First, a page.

This book is the first Fergal O'Brien adventure since 2014's The Ballad of Dayton Hyde. As with the previous books in the series, this tale includes several elements that don't often get featured in westerns: in this case, a Walter Mitty type bartender, a spiritualist who can talk to the dead, and match fixing in cricket.
The last element let me carry out a long-time desire to write a western featuring a cricket match, as cricket is the only sport I've ever followed. I've tried to do it several times before, but each time the plot idea was nothing more than some cowboys decide to play cricket. As there was no logical reason why they should do that, the story always fizzled out quickly.
In this case though I didn't set out to include a cricket match. The working title was Bunty the Bounty Hunter and involved a bartender who dreams about having an exciting life and who gets it into her head that Fergal is an outlaw who needs bringing to justice. Meanwhile Fergal is trying to rebuild his fortunes after losing everything in the previous book and sees an opportunity when he discovers the town of Paradise is staging a horse racing competition.
I completed the first draft, but I didn't like the horse racing scenes as all the dashing around soon became tiresome. I decided I needed a different contest and so for a while I toyed with lacrosse, which is something that the townsfolk might have played, but then finally I realized that this was my chance to use cricket.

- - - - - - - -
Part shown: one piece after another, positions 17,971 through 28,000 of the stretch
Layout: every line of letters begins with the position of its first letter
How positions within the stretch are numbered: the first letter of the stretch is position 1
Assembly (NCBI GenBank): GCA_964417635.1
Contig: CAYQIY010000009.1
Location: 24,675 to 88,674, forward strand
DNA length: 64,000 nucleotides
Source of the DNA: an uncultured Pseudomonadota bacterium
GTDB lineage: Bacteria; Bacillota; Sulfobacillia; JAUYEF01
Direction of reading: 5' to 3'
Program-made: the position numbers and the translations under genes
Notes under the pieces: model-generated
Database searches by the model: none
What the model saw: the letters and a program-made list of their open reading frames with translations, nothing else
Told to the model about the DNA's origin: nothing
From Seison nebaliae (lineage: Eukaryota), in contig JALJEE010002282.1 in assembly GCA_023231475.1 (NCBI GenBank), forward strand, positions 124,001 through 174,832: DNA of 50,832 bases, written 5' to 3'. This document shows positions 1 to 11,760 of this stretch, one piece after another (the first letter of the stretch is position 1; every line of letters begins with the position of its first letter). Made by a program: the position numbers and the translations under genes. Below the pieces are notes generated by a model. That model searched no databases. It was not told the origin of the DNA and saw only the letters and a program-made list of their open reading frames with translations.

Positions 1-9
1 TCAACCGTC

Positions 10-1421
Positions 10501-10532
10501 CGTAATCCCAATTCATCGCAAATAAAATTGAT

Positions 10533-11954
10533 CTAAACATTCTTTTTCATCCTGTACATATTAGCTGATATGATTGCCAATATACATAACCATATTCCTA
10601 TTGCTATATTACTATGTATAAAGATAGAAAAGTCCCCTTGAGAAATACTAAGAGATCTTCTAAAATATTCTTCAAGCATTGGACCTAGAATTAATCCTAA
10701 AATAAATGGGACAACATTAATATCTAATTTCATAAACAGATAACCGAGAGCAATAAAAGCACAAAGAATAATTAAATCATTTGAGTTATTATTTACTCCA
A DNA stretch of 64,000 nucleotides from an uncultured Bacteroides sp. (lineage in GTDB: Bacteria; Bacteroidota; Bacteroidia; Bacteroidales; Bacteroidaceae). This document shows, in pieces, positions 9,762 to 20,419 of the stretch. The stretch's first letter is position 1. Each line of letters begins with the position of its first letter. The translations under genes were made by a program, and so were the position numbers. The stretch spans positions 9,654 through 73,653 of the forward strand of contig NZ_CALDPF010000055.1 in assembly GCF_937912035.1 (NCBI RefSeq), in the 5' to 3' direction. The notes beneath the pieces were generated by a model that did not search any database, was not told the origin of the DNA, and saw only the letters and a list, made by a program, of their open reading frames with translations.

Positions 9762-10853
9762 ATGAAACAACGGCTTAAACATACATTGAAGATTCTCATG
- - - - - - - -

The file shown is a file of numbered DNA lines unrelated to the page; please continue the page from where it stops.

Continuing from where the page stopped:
When completed, I struggled with a title as I did so want to publish a book called Bunty the Bounty Hunter, but mindful that such a title was probably too silly even for a Fergal O'Brien novel I tried to find a cricket pun that Brian Johnson might have enjoyed. I finally settled on Take the Money and Run, a title which sums up Fergal's whole philosophy of life...
The book is now available from amazon.
Fergal O’Brien and Randolph McDougal have suffered bad times before, but when they walk into Paradise they are at their worst. Footsore and hungry, they don’t have a cent to their names, but when Fergal hears about a contest between the old and new parts of town, he sees an opportunity to rebuild their fortunes. The only trouble is, the contest is a cricket match and Fergal has no idea what cricket is.
Worse is to follow when Fergal and Randolph are victims of mistaken identity leading to Sheriff Merryweather suspecting they are outlaws. Then the fearsome gunslinger Tex Porter sets out to raid Paradise’s bank, which claims to be unbreakable.
If Fergal is going to complete his plan to make a lot of money quickly and then leave town, he’ll have to find a way to appease Sheriff Merryweather, defeat Tex Porter and, hardest of all, learn the laws of cricket.
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